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No, We Can't Rely on What the Consumer Thinks
By: Dwayne W. Waite Jr.
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We have written several times throughout the past years about the distrust we have about the decisions that consumers make. Yes, more often than not, people make mistakes about what they thought they were feeling, what they wanted, and more importantly, trying to understand why they thought they wanted a certain product.

As many behavioral economists and scientists have witnessed, people are incredibly difficult to understand. 

We were given a prompt from a book about how people thought of a man described as quiet and studious, who kept to himself, and was overall a smart person. In the prompt, the reader had to choose if the gentleman would become a farmer or a librarian.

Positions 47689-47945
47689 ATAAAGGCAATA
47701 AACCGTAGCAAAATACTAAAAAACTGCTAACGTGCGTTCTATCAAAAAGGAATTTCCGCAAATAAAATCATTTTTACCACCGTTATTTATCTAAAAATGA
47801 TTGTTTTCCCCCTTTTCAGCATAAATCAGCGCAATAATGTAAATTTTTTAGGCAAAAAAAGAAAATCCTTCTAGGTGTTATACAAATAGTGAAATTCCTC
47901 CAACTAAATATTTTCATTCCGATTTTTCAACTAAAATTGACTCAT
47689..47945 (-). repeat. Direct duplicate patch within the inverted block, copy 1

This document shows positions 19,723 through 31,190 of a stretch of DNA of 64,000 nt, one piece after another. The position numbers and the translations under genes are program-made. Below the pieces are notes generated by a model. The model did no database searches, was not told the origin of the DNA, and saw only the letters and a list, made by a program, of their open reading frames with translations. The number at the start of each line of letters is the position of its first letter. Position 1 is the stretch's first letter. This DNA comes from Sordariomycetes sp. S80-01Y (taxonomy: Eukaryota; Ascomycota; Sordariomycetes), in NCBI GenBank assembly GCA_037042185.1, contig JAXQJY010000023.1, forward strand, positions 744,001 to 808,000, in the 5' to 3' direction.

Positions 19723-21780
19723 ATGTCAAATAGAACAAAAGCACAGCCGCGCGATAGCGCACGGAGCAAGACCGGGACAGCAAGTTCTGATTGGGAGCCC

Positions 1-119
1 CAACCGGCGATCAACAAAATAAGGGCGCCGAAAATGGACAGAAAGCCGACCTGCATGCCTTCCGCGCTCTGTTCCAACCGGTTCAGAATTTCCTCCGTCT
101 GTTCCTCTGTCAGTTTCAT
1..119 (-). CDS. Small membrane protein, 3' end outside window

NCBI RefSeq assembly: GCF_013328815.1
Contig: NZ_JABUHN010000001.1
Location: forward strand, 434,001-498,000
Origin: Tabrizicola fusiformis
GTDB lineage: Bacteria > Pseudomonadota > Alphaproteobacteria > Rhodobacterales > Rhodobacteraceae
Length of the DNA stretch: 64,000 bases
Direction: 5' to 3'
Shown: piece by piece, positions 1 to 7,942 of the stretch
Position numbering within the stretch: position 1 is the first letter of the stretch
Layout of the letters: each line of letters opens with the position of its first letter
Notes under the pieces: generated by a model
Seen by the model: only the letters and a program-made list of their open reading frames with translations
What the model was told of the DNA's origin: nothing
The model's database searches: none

By reading this post we would assume that you figured out that the most obvious choice is the wrong one.

Yes, Mr. Studious would be more likely to go into farming.

Why? Because when looking at the statistics, male farmers outnumber male librarians overwhelmingly.

Creativity is good, but one cannot survive on creativity alone.

The topic of this post is balance. We can track behavior all we want (and yes, we should) but even Dr. Leo Bogart in the 1980s found professionals who discounted the idea of using their findings to predict the behavior of consumers.

This isn't to provide alternatives, but this may serve as a warning. Like consumers, ad people need to know who they are looking at and why.

Get excited!


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About the Author
Dwayne W. Waite Jr. is partner and principal at JDW: The Charlotte Agency, a marketing and advertising shop in Charlotte, NC. He enjoys consumer behavior, economics, and football.
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